CMCO: Roadblocks at national, state borders

by BERNAMA / pic by BERNAMA

With the implementation of the Conditional Movement Control Order (CMCO), the Royal Malaysian Police (PDRM) now focuses on roadblocks (SJRs) at national and state borders and monitoring compliance with standard operating procedures (SOP) set by the Ministry of Health (MOH)

The controls at the national borders were intended to check intrusions by foreign nationals while those at the state borders were to restrict cross-border movements which are still not allowed.

Johor police chief Datuk Ayob Khan Mydin Pitchay said the SJRs in Johor were now centred on the coastal areas as the government sought to curb the influx of migrants, with 39 SJRs in all districts.

He said 4,200 policemen were on duty for the CMCO compared to 4,600 members for the Movement Control Order (MCO) and SJR arrangements would also be implemented including road blocks that would be lifted and placed at exits and entrances between state borders.

“All 39 SJRs are along main routes that we feel should have the SJRs and maintained.

“They include coastal areas. This is specifically aimed at curbing the influx of migrants from neighbouring countries after the MCO and now (CMCO), ”he told a press conference after attending a ceremony pertaining to a handing over of duty to the new Johor Deputy Police Chief at the Johor Police Contingent Headquarters in Johor Bahru, today.

Former General Operation Force Sarawak Brigade Commander Datuk Khaw Kok Chin had been appointed as the new Deputy Johor Police Chief to replace Datuk Shafie Ismail, who is retiring today.

Meanwhile, Perlis Police were utilising the Snap Check and MPV Police Patrol methods to track people passing through the rat lanes and padi bunds in the state to avoid SJRs at all major entrances to the state. 

Perlis Police Chief Datuk Surina Saad said the patrol groups would be mobilised to enter all 77 padi bunds and rat lanes in the state.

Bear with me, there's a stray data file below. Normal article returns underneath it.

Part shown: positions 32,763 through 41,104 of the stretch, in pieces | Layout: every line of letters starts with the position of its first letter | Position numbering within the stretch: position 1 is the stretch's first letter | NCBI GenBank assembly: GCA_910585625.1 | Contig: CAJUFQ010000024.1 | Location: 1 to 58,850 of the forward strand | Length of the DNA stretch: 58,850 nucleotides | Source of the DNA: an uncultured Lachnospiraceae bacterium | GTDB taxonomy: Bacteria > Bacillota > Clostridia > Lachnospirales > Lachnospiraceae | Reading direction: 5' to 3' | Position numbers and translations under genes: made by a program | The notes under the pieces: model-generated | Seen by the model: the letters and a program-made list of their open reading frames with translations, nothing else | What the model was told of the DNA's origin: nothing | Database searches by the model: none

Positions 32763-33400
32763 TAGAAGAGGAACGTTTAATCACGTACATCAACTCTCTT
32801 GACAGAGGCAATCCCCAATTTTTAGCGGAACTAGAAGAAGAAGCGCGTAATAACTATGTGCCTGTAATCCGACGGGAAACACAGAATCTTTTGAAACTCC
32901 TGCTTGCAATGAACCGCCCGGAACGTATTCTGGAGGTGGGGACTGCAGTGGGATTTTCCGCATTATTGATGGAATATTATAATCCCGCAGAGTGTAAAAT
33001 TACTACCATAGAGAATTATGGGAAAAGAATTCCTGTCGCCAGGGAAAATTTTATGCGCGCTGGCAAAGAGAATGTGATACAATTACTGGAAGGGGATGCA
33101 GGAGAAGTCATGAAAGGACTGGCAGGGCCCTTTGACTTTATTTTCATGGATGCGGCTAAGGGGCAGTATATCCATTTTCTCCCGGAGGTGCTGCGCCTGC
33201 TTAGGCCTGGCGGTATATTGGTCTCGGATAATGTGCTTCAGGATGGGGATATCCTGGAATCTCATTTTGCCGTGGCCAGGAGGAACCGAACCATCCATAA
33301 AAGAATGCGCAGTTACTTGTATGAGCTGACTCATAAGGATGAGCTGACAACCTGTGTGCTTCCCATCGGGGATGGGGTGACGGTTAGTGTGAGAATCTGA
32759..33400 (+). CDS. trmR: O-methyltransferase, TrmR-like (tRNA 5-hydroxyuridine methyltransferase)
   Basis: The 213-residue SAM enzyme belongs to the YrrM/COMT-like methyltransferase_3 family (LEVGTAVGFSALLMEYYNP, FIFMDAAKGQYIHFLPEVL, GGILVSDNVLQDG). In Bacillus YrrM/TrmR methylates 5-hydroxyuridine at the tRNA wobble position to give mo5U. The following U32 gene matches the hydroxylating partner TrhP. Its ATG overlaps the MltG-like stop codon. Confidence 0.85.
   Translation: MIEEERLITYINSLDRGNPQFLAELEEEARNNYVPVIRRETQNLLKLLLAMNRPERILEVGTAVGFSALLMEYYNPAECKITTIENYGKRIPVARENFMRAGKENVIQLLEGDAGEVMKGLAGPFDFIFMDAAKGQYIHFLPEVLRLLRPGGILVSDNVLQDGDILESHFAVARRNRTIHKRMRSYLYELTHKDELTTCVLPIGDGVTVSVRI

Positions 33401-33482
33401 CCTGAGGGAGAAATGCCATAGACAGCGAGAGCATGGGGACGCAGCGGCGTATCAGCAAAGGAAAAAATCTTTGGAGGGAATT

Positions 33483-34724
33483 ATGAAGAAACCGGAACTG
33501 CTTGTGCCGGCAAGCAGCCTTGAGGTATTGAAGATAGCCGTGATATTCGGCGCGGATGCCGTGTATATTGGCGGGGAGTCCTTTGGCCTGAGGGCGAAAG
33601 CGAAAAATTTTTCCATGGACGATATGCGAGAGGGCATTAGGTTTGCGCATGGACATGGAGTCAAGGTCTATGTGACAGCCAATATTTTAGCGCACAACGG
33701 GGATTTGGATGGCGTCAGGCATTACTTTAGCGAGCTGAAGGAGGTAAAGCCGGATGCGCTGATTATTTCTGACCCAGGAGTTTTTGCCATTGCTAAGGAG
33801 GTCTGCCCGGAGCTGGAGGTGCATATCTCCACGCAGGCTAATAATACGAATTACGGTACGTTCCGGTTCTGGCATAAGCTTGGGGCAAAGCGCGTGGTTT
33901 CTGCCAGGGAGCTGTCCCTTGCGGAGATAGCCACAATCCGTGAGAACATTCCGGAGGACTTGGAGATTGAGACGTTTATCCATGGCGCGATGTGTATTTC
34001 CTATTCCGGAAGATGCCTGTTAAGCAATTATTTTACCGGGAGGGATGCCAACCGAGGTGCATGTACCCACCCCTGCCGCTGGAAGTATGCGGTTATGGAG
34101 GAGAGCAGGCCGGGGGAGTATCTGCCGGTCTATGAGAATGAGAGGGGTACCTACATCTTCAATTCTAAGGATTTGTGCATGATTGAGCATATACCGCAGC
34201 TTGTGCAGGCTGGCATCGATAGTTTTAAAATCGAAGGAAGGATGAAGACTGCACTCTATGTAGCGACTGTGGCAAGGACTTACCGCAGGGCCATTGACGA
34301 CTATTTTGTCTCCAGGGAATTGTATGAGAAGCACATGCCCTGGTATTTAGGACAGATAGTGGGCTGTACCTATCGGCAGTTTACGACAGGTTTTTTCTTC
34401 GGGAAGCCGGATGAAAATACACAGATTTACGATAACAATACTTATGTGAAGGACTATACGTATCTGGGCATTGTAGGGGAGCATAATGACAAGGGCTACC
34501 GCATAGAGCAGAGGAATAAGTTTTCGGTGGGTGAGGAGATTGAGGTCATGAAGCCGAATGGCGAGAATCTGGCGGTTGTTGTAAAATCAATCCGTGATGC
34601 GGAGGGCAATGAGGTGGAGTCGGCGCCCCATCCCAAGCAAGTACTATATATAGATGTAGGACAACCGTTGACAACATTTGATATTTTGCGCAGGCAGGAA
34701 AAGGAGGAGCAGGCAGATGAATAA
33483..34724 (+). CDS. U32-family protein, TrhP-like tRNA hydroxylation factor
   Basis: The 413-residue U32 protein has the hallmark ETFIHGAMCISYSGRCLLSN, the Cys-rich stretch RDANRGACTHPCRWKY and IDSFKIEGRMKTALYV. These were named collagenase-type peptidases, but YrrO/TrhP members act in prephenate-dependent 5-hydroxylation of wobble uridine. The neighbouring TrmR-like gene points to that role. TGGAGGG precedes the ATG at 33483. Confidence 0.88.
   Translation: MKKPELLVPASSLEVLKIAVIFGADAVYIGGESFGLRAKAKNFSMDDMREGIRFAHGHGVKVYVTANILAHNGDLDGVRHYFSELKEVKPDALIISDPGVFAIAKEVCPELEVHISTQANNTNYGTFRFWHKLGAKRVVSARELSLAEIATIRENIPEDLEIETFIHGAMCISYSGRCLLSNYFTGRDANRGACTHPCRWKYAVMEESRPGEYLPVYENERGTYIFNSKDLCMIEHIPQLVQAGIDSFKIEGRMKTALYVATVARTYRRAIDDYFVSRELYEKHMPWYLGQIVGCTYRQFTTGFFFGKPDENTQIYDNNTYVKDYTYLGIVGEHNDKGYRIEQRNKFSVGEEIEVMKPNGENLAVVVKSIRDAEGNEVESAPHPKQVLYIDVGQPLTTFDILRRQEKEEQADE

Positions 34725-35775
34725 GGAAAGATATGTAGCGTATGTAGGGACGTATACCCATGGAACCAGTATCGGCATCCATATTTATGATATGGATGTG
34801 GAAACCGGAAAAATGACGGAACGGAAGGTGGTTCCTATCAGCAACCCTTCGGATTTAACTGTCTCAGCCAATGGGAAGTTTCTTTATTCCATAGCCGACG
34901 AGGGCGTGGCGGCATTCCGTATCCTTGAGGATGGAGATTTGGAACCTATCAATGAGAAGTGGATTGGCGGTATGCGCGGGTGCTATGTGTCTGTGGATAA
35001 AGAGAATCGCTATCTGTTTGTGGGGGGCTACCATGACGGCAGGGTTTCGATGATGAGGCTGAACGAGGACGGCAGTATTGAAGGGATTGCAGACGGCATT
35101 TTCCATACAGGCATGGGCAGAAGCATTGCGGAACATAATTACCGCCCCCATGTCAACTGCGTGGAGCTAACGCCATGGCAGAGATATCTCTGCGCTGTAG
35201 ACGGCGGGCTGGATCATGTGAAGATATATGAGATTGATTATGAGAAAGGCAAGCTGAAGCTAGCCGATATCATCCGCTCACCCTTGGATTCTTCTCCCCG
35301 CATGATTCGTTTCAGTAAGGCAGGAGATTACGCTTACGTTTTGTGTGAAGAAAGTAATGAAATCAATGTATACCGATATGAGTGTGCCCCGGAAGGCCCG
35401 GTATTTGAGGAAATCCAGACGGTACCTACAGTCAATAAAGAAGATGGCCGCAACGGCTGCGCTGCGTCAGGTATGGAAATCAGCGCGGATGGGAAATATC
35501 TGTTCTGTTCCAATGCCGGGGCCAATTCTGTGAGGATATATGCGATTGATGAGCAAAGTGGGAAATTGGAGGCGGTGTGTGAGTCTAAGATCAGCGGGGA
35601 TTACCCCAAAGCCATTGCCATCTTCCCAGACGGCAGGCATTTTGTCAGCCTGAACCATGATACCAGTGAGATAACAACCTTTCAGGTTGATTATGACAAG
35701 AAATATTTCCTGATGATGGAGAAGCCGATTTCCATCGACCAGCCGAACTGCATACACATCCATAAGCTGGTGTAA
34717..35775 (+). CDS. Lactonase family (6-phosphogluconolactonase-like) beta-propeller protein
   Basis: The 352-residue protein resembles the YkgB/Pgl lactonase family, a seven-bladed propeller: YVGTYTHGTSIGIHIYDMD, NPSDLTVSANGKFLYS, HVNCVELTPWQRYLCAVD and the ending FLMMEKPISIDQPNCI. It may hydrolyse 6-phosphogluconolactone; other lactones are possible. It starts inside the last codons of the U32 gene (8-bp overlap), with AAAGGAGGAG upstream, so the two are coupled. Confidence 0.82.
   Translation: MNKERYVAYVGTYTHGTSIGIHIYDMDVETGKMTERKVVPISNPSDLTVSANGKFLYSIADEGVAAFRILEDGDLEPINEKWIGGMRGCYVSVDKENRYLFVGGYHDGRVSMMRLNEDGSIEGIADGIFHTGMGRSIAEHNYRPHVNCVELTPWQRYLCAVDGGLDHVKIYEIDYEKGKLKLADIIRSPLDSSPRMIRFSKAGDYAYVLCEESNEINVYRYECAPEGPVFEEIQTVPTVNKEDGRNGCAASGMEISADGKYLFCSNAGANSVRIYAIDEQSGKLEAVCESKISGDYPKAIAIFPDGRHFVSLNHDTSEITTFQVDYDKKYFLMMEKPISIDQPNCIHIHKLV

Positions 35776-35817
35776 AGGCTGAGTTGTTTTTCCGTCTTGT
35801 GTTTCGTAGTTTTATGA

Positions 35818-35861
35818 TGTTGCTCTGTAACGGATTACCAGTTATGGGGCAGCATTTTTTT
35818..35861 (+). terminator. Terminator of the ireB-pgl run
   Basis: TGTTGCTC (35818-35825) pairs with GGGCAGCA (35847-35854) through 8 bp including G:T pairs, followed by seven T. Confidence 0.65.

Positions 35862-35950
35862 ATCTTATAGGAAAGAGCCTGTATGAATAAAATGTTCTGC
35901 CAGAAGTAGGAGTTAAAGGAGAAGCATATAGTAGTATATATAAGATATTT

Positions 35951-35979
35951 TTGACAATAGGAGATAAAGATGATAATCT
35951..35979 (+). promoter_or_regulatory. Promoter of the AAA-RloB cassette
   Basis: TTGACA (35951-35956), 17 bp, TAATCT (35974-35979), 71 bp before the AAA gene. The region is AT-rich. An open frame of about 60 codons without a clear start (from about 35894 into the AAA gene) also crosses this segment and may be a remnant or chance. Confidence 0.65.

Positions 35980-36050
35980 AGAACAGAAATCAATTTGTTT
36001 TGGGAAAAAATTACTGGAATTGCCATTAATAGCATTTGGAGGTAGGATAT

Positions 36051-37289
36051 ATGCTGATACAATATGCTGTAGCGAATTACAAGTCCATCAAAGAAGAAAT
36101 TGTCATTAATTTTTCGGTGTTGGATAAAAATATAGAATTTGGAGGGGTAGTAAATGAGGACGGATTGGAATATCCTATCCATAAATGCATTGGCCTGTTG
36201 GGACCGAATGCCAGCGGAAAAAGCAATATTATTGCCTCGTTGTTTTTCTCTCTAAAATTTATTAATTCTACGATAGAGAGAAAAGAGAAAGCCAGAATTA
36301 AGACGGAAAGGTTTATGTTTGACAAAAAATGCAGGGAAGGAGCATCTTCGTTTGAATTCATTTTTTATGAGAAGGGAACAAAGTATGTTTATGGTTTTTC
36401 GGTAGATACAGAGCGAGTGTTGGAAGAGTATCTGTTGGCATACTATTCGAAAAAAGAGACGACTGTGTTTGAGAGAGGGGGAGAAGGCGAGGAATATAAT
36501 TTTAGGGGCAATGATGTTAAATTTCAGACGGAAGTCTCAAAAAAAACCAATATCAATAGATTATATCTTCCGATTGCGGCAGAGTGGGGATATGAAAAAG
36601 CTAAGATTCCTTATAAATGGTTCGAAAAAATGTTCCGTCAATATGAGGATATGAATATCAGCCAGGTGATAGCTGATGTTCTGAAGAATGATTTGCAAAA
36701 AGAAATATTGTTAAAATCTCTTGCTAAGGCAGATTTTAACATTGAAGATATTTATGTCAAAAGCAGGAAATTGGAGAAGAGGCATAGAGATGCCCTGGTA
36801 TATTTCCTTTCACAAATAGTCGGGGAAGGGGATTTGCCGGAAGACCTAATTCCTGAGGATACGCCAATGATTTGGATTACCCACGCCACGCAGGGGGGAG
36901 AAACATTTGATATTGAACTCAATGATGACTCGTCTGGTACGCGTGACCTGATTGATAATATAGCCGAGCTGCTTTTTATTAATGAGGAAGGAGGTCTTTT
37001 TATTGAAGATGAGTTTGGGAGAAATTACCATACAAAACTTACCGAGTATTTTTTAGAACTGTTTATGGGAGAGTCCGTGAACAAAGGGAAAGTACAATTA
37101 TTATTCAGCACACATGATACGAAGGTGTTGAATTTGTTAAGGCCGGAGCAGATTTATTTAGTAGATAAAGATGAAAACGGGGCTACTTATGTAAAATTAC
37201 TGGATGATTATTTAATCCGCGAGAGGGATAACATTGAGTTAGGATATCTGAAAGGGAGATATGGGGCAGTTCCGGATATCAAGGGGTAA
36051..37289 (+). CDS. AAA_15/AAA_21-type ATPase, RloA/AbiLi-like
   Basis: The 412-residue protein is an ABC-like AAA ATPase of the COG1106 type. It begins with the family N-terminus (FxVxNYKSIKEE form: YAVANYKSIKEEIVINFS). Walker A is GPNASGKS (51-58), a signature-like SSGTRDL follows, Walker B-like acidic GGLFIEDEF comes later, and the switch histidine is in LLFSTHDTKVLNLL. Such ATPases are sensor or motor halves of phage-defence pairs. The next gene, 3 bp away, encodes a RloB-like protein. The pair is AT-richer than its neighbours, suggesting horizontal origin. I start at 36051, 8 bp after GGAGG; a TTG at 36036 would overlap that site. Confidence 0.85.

“Although there are no road closures and detours on the main roads after the CMCO, we do not want the people to use rat lanes and padi bunds,” she told Bernama in Kangar.

Surina said they had tightened patrols in the rat lanes to ensure that no one entered the country without passing through the SJRs, and preventing foreigners from entering the country through the rat lanes.

The Perak police had reduced its SJRs from 102 during the MCO to 30, 13 of which were set up at state borders including entry or exit on highways, involving the Perak border with Penang, Kedah, Selangor and Pahang, and receiving assistance from the army today.

Perak police chief Datuk Razarudin Husain said police had also increased surveillance in public places, especially in supermarkets and bus stations to ensure that the sectors allowed to operate were in compliance with the SOP during the CMCO including social distancing.

“The police have also provided numerous advisory services to the public at the focus areas as well as restaurant operators and many have come to understand the SOP to jointly combat the spread of the COVID-19 epidemic,” he said in Ipoh.

Razarudin said patrols were also being increased in recreation areas and playgrounds to prevent people from engaging in recreational activities as Perak had yet to allow the use of public parks.

For Kedah, the public in the state were free to move across the districts including Pulau Langkawi, but had to pay close attention to the SOP imposed by the MOH especially in terms of social distancing.

Kedah police chief Datuk Zainuddin Yaacob said compliance with the SOP was crucial to curb the spread of COVID-19, to simultaneously ensure that Kedah remained in the green zone.

“Roadblocks have been reduced starting today and the focus will be given to the entrances to Kedah as state crossings have not been approved,” he said.

He was speaking to reporters after the Endowment Al-Quran Handing Over Ceremony to Frontliners by the Warisan Ummah Ikhlas Foundation, at the Kedah Police Contingent Headquarters in Alor Setar.